While questions still linger about the nutritional value and negative effects of HFCS, public consensus, science and informal statements from the Food and Drug Administration conclude that high fructose corn syrup is neither as safe as sugar, or natural, broadly defined. The synthesizing process changes the chemical makeup of corn, and studies have noted issues regarding insulin absorption and fat conversion, as well as high levels of HFCS in processed foods.
Though http://www.hfcsfacts.com/ argues the product is “all-natural,” in April 2008, FDA’s Office of Nutrition, Labeling and Dietary Supplements informally ruled that HFCS should not be labeled "natural," granting the pleas of anti-HFCS groups like the Sugar Association and the Center for Science in the Public Interest. Read the article here. Synthesized by enzymatic conversion of glucose, a natural sugar, HFCS is manufactured by breaking and rearranging chemical bonds and thus is “not consistent with our […] policy regarding the use of the term ‘natural’,” said Geraldine June, an FDA supervisor. Table sugar, sucrose, is made up of glucose and crystallized fructose, the natural sugar in fruit.
In the 1970s, corn production skyrocketed as a result of government subsidies, and manufactured fructose, or HFCS, debuted. With its cheap manufacturing costs and highly preservative nature, HFCS has become a staple in processed foods, appearing in everything from sports drinks and ketchup to bread and cough drops. From 1970 to 1997, U.S. consumption of soft drinks – one of the biggest users of HFCS – increased from 22 to 41 gallons per person per year. On average, teenage boys and girls consume two to three cans per day. A typical 20-ounce Coke contains no fat, no protein and more than 65 grams of carbohydrates, usually in the form of HFCS.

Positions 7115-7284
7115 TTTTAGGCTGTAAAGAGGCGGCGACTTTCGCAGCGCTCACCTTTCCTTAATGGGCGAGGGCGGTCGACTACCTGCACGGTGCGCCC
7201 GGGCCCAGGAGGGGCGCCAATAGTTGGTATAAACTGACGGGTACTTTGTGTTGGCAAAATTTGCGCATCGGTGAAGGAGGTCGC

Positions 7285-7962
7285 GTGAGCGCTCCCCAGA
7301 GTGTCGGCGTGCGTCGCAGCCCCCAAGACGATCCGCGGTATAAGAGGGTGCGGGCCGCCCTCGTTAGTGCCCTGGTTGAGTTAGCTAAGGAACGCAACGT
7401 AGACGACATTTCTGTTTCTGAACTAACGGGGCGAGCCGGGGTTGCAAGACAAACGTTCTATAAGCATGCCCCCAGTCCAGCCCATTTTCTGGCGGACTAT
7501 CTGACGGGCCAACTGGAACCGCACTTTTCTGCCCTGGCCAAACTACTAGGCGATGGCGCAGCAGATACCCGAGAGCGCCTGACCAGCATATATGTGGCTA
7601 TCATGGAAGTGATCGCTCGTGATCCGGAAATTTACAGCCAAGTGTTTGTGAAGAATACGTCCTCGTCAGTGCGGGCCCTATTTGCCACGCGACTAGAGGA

HFCS’s publicized drawbacks include its abnormally high levels of chemically altered fructose, which has contributed to speculation about the relationship between HFCS and increasing cases of obesity and diabetes. Unlike glucose, which can be absorbed and broken down by any cell in the body, fructose converts to fat more than any other sugar and can only be metabolized by the liver. Some critics see it as the “the newest health villain,” writes Datamonitor, a business industry analyst company in New York. Organic grocery chains in Seattle and North Carolina have already eliminated HFCS products from their stores, and a spokesperson for national Whole Foods Markets said, “Products [containing HFCS are] the exception rather than the norm as in conventional markets.”
Studies have shown that HFCS increases insulin levels of women taking oral contraceptives. Nutrition consultant Bill Sanda says, “Fructose reduces the affinity of insulin for its receptor, which is the hallmark of type-2 diabetes,” and clinical nutritionist Nancy Appleton writes, “Fructose ingestion in humans results in increases in blood lactic acid, especially in patients with preexisting acidotic conditions such as diabetes, postoperative stress or uremia.”